June 19, 2012
Forty years ago, the position of general counsel—even within U.S. companies—was not a particularly important one, notes HLS Professor David Wilkins ’80, director of the Program on the Legal Profession, which works to bridge the gap between the academy and the world of practice. But beginning in the 1970s, and accelerating into the ’80s and ’90s, the GC role changed dramatically, “so that it has become, in my view, the most important position in the legal profession, particularly in the corporate legal world,” Wilkins says.
Until recently, that model remained uniquely American. Even in the 1990s, according to Wilkins, “in Europe or the U.K., you did not find the same caliber of people becoming GC, and they didn’t have the same level of control over the company’s legal expenditures, and they certainly weren’t considered a key part of the management team.”
The American paradigm has now gone global. Over roughly the past decade, British and other European companies have hired sophisticated lawyers who have taken a leading role. “They are becoming, like American GC, key drivers of change in the profession, pushing for everything from new kinds of billing arrangements to diversity and public service, serving on key committees in the corporate structure, and becoming leaders in the bar,” Wilkins says.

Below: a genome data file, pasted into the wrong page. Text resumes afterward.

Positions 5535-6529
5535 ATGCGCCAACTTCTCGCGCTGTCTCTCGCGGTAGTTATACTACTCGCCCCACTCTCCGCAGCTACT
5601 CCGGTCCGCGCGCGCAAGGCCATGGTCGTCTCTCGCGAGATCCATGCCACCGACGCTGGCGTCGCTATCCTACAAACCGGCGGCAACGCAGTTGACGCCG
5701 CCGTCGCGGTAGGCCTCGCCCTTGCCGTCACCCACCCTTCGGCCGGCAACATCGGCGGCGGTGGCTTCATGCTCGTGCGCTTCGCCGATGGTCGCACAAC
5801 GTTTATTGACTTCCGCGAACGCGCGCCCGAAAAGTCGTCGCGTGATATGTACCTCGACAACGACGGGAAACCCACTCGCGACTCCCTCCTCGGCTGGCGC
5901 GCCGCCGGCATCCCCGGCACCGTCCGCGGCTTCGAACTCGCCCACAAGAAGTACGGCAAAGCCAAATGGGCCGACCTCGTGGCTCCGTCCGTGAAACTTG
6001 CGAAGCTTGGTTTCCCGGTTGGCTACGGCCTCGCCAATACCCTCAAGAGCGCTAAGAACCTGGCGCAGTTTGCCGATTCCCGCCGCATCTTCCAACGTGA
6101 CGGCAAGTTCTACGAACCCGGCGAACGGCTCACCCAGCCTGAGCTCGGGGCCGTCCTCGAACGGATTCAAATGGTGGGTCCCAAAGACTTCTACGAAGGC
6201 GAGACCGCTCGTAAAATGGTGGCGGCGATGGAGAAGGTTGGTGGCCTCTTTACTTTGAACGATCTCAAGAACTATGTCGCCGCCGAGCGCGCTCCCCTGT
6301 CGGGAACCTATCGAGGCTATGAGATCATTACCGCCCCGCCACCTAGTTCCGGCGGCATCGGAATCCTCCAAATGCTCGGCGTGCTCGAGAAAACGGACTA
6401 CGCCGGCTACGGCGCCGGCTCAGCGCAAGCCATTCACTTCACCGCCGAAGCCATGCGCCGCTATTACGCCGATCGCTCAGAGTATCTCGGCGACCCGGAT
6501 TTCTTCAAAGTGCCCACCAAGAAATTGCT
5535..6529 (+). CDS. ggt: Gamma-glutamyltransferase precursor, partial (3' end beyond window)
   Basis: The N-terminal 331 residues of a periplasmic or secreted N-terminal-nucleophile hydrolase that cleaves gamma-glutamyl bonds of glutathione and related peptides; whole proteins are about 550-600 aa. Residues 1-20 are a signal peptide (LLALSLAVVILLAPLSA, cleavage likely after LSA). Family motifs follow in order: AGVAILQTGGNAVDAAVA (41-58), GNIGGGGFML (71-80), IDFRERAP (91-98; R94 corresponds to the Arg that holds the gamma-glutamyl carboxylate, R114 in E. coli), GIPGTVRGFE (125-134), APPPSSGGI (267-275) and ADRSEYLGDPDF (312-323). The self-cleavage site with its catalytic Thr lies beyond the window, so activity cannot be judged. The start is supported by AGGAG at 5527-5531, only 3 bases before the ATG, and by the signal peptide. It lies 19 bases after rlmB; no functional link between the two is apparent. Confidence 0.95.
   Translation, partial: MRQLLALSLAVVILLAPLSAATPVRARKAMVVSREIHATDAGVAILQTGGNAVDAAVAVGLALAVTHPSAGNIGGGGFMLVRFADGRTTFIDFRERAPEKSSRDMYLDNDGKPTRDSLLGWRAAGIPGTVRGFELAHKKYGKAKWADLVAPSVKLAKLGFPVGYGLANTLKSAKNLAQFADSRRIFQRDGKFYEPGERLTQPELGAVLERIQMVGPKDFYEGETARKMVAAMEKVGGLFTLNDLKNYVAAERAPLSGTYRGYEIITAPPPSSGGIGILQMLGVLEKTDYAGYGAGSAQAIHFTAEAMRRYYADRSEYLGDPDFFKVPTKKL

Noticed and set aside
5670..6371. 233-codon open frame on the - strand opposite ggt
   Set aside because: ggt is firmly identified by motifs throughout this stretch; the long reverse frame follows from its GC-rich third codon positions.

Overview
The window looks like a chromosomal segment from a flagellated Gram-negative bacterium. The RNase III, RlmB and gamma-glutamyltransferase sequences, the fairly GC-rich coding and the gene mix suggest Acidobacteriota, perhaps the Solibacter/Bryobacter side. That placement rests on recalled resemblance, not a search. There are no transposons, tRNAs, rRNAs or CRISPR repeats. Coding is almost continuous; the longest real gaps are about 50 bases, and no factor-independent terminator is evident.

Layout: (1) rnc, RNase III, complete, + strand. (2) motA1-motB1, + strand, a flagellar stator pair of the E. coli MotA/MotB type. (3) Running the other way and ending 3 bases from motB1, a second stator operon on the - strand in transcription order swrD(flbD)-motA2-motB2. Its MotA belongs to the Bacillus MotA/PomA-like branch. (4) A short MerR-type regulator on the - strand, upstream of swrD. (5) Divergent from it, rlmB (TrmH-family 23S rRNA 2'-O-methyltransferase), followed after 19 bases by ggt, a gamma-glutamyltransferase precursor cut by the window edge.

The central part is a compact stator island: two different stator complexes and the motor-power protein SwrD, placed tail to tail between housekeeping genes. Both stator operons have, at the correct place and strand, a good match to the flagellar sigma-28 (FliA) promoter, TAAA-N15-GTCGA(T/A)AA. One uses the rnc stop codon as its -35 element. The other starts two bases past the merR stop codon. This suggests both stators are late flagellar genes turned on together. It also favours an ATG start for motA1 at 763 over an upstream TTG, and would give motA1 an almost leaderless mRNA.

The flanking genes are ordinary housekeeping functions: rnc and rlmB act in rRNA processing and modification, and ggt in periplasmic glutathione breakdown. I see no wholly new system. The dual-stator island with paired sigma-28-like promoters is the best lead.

And now, as part of PLP’s Globalization, Lawyers, and Emerging Economies project, Wilkins is leading a team investigating the changing role of general counsel in China, Brazil, India and other emerging economies. Thus far, they have interviewed more than 100 general counsel in these countries, and are sending out a major survey to others, examining six markers they consider hallmarks of the GC model in the U.S.
“Our preliminary conclusion is there is definitely a movement in the [U.S.] direction that’s happening in the emerging economies of the world,” Wilkins says, although he predicts significant differences between the role of GC in the U.S. and their role in other jurisdictions, even the U.K. and elsewhere in Europe. For example, in many areas of the world, many large companies are controlled by families; in others, there is a much larger number of state-owned or -influenced enterprises, which may affect the GC role.
“But there’s no doubt GC are increasingly important in these [emerging economies],” Wilkins says, “in part because U.S. and Western companies which have operations there are bringing their model of the GC with them.”